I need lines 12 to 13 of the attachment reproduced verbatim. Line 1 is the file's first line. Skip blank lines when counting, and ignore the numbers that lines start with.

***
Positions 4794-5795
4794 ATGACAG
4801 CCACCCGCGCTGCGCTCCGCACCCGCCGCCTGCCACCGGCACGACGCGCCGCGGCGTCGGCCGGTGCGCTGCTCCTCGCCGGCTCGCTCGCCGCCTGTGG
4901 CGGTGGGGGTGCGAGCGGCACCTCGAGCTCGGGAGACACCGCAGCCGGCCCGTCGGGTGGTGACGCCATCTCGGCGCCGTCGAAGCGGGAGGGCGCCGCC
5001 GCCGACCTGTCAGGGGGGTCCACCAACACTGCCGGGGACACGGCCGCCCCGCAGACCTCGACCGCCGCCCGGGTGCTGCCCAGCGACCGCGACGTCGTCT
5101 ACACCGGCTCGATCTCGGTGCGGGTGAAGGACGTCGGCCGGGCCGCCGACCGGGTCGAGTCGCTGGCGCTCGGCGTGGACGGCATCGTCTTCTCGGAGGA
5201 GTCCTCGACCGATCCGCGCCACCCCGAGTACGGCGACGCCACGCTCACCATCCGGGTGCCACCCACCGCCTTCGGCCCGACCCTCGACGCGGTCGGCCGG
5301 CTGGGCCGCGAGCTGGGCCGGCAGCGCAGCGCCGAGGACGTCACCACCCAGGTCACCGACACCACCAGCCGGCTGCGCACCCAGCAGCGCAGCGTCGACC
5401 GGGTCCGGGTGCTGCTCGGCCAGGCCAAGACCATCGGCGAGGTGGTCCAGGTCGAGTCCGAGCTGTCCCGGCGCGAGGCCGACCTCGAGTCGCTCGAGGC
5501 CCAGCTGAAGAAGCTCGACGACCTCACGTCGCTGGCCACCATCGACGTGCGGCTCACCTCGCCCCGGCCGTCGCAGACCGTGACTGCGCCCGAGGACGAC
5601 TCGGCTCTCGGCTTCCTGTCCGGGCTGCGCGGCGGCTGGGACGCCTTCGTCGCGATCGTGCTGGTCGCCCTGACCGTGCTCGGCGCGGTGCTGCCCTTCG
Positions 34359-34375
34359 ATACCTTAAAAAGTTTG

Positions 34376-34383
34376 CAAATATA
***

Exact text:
Positions 34359-34375
34359 ATACCTTAAAAAGTTTG